• Meet the 'Mother Hen' of Local Latinos

    “One time I went to the Dollar Store to get something to drink and I notice this girl there,” Vivian Sanchez-Jones began telling a story. She was referring to a young Hispanic girl that should have been in school at that time of day.

    “And I turn around and ask her who she was with,” Sanchez-Jones continued. “She said, ‘I’m with my mom.’ I said, ‘Okay,’ and I walked around. I saw her again, still alone, and I said, ‘I still don’t see your mom.’ She said, ‘How do you know my mom?’ I said, ‘I enrolled you in kindergarten.’”

    Sanchez-Jones then busted the girl and her two friends and drove them back to school, and the school called their parents.

    Meet Mother Hen.

    Sanchez-Jones knows many such children personally since she is the Public School Liaison for Commonwealth Catholic Charities (CCC). She has been with the organization working with Roanoke’s Spanish-speaking community since 2004.

    Another story she told took place at a gas station. Sanchez-Jones had stopped for gas when she noticed a boy driving a car; she knew he was only 14 years old. She pulled out in front of him to stop him and said, “Get out of the car,” and handled it from there.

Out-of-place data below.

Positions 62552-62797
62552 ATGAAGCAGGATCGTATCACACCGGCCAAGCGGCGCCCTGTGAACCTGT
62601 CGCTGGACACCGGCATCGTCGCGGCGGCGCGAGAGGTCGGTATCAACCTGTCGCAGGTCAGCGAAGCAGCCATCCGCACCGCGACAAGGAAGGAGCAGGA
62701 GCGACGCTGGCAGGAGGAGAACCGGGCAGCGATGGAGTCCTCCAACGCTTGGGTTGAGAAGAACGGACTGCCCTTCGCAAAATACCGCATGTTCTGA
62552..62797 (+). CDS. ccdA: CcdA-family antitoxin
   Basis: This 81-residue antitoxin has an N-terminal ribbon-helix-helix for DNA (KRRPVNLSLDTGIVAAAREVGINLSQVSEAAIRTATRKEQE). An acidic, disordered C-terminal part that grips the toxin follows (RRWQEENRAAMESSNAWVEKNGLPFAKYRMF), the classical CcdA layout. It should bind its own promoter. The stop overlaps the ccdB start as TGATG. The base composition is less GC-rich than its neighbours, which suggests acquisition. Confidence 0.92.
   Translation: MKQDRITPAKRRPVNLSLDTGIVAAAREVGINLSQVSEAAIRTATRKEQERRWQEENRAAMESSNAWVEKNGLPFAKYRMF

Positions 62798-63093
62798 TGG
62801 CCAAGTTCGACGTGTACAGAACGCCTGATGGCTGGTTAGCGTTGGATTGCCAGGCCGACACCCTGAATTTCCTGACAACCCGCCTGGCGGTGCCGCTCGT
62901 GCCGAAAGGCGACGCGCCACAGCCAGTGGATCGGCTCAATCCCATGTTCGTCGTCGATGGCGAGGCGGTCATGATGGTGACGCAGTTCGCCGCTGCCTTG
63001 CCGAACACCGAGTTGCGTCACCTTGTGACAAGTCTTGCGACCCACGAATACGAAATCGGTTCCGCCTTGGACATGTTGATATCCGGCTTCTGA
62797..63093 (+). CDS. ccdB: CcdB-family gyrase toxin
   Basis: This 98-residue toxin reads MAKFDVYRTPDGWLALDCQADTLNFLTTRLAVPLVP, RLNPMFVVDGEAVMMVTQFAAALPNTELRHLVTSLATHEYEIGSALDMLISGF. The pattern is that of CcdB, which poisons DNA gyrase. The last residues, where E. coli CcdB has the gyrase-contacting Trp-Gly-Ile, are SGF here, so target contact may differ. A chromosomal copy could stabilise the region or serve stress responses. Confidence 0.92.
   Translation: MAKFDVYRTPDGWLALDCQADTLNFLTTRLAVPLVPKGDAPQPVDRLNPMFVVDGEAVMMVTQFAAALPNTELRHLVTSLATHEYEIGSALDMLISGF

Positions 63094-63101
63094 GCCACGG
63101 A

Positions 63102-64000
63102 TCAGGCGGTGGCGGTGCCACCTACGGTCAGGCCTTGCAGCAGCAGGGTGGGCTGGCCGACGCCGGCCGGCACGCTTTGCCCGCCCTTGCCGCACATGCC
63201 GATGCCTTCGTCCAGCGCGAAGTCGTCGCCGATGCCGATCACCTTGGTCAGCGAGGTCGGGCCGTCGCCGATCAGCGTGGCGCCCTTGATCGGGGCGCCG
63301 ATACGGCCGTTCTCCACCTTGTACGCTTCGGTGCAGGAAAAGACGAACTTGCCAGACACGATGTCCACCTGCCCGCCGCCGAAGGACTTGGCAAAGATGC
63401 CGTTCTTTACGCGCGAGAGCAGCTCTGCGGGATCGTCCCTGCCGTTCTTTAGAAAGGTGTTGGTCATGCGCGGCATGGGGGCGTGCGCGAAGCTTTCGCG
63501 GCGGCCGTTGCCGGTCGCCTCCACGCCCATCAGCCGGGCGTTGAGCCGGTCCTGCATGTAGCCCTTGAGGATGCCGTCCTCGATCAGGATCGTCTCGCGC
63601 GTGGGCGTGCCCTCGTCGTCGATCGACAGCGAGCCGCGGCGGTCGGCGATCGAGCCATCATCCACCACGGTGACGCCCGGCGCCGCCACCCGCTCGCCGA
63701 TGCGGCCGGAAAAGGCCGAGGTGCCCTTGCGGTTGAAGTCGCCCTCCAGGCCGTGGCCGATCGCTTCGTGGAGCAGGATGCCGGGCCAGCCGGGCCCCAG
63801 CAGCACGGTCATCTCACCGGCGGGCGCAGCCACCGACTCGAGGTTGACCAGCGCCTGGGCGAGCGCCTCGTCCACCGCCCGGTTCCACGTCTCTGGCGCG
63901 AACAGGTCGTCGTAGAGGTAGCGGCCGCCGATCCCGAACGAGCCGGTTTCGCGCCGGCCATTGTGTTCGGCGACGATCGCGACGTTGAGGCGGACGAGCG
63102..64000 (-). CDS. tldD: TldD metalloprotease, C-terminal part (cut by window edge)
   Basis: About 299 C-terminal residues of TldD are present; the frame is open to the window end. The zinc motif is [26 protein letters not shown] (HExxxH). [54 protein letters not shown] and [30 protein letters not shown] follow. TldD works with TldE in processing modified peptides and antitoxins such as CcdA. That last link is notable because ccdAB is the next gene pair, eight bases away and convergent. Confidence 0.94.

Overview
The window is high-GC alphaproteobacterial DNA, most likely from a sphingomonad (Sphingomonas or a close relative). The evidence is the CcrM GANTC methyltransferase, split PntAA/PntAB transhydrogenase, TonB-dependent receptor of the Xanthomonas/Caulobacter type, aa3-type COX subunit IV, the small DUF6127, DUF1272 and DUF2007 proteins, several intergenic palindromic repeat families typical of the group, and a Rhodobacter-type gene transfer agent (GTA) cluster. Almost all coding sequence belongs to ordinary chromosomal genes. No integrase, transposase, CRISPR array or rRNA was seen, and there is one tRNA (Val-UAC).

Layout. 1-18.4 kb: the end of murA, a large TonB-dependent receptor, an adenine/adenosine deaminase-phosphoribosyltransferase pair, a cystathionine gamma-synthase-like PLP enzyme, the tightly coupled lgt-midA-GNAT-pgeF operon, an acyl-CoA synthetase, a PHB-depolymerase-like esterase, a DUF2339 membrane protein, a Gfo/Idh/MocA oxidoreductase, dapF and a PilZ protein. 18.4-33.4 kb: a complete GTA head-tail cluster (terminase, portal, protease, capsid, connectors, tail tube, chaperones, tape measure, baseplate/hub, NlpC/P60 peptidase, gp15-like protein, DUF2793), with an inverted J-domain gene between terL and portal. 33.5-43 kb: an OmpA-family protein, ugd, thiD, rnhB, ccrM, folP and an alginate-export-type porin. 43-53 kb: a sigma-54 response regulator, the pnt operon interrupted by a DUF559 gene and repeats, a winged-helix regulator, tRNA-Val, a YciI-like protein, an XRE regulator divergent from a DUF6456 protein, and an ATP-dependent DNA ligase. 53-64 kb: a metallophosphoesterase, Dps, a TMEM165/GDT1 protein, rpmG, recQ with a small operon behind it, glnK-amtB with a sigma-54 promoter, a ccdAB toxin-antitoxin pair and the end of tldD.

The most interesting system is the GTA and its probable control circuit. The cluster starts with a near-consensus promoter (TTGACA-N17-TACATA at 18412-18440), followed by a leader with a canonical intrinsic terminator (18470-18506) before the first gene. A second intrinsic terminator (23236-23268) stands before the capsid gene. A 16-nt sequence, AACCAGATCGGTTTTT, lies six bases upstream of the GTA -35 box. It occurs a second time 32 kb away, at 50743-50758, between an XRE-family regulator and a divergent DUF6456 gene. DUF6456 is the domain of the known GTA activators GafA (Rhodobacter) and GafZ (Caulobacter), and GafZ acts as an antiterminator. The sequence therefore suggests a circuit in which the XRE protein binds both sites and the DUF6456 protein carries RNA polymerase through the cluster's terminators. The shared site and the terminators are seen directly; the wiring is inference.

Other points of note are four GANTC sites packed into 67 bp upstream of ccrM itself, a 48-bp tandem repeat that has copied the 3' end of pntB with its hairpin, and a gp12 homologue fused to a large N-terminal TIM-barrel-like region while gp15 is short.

Her days are full of phone calls to colleagues and families of students, sharing information between parties. In one such phone call she spoke in Spanish to a mom to explain what paperwork needed to be done to change her child’s school, and explained how to do it. Some days, she’ll send 200 individual text messages to let people know school is closed.

    However, Sanchez-Jones’ journey had many stops before Roanoke.

    She moved to New York from her country of birth, the Dominican Republic, when she was 14 years old. Her mom raised her in Manhattan and she later attended Baruch College for business and Spanish literature

    “My husband gets on my case saying, ‘You don’t read anymore,’” she laughed. “But you know, by the time I do my nails, it’s time to go to sleep.” She recalled some of her favorite books as Cien Años de Soledad and In the Time of Butterflies.